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Understanding stepparent adoption

On Behalf of | Aug 21, 2017 | Family Law |

Stepparent adoption can make sense for many families, for all sorts of reasons. Understanding how it works in Ohio can help you get started with the process.

While the rules themselves tend to be relatively straightforward, each situation can present its own individual challenges, so avoid just filling out the forms and hoping for the best. Speaking with an attorney can alert you to possible problems and clarify the best way to address them.

Change in parental status

The first, and main, thing to know about stepparent adoption is that it is a substitution, not an addition. When a stepparent gains the legal status of a parent, the biological parent loses it. Thus, the stepparent becomes responsible for the child’s support and well-being, while the biological parent no longer has any such responsibilities, including child support payments.

Required consent

Ohio law requires the consent of the biological parent who will be losing parental rights, with two exceptions. One is if court order already terminated the parent’s rights. The other is when the parent has failed to communicate with or provide support for the child for at least one year, without reasonable excuse. Courts tend to protect biological parents’ rights, so even very slight contact, such as mailing a card, may create a necessity for obtaining the parent’s consent.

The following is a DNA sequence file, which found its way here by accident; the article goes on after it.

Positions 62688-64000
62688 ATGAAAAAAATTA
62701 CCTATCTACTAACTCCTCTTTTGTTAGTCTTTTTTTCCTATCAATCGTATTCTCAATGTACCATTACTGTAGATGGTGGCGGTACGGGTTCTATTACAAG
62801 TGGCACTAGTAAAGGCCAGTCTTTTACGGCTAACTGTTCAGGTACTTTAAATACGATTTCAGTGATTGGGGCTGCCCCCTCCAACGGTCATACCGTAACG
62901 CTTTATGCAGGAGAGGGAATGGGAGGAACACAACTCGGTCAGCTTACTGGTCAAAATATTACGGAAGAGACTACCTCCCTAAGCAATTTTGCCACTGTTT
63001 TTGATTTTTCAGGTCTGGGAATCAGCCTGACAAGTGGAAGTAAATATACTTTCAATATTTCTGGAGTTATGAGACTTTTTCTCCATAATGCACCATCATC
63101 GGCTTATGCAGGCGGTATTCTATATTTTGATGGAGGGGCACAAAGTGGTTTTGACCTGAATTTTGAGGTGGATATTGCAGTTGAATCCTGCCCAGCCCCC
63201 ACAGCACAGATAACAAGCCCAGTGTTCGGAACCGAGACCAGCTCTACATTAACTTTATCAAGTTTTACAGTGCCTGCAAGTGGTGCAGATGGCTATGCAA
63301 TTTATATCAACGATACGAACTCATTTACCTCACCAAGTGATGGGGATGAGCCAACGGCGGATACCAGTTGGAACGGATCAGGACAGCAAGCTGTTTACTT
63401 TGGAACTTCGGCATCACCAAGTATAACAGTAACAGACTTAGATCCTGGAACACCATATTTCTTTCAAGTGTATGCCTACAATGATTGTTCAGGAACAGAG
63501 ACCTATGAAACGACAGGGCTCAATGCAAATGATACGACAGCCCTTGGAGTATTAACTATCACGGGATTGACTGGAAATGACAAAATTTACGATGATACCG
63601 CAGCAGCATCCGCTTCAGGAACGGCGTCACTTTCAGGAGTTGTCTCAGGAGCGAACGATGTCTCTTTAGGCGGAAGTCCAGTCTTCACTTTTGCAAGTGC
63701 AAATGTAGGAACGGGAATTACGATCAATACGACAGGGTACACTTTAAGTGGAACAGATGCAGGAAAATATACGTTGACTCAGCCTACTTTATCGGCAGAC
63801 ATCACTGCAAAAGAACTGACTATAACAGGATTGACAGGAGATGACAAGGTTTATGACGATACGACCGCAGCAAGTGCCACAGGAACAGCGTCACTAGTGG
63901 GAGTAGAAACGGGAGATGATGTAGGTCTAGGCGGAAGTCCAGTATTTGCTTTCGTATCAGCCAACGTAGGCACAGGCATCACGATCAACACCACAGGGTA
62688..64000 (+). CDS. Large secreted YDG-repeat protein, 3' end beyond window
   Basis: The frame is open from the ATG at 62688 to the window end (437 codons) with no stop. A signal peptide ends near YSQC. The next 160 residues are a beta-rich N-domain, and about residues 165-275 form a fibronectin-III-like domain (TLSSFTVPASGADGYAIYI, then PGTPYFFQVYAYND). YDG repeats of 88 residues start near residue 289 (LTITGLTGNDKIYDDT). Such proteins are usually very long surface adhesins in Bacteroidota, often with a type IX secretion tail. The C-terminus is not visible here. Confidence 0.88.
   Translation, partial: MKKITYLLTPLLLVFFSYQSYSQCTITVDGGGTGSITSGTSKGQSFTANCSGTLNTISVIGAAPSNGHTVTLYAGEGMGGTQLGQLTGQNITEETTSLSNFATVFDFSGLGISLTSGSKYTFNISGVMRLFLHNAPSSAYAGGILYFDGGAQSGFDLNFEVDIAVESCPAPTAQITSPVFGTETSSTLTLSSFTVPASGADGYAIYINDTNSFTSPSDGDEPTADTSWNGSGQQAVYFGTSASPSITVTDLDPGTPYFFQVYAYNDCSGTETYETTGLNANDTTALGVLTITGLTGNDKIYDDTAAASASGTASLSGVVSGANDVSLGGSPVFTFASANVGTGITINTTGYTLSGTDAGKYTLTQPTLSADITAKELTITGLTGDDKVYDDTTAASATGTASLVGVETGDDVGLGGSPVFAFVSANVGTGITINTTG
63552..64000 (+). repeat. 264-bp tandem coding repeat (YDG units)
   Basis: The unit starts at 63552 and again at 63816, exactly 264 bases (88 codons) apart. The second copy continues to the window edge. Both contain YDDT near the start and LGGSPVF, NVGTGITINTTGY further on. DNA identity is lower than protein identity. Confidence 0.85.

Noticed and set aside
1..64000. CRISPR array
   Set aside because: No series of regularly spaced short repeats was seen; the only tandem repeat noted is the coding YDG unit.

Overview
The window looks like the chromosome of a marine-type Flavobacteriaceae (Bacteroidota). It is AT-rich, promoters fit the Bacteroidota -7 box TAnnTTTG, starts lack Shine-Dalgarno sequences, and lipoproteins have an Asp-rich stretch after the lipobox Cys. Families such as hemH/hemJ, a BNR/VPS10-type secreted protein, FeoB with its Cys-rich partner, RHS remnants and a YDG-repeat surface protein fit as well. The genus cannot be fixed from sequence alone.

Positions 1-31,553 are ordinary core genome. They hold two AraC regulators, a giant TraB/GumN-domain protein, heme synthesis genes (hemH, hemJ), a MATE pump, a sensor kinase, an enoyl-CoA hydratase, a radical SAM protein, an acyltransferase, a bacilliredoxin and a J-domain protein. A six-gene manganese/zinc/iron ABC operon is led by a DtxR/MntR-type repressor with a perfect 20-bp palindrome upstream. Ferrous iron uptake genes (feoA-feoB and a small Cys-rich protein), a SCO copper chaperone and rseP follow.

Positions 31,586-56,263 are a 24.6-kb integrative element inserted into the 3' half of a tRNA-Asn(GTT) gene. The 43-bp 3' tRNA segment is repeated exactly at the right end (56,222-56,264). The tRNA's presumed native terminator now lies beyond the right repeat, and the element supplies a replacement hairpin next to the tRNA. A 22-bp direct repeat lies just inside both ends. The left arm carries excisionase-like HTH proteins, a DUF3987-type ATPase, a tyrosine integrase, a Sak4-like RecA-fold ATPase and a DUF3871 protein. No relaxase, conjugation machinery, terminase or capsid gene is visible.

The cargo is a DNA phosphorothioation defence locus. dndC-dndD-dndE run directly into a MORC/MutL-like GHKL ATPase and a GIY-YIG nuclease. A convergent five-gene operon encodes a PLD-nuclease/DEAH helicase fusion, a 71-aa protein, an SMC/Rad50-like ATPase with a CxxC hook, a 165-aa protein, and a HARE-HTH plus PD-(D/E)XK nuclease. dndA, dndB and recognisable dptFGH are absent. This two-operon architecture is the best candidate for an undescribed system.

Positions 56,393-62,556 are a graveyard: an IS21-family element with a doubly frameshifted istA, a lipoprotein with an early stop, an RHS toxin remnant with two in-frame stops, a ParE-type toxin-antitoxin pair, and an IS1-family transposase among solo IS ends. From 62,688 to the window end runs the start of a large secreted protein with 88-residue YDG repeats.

Other requirements

As with other types of adoption, the law does require a home study assessing the appropriateness of the adoption, even when the child already lives in the household. Some courts also require the stepparent to have legal representation.

The court will also conduct a hearing to speak with the relevant parties and determine what would be in the best interest of the child.

Permanent nature of adoption

Stepparent adoption creates a permanent parent-child relationship in the eyes of the law. Even in the event of a subsequent divorce, the stepparent will continue to bear the responsibility of supporting the child.


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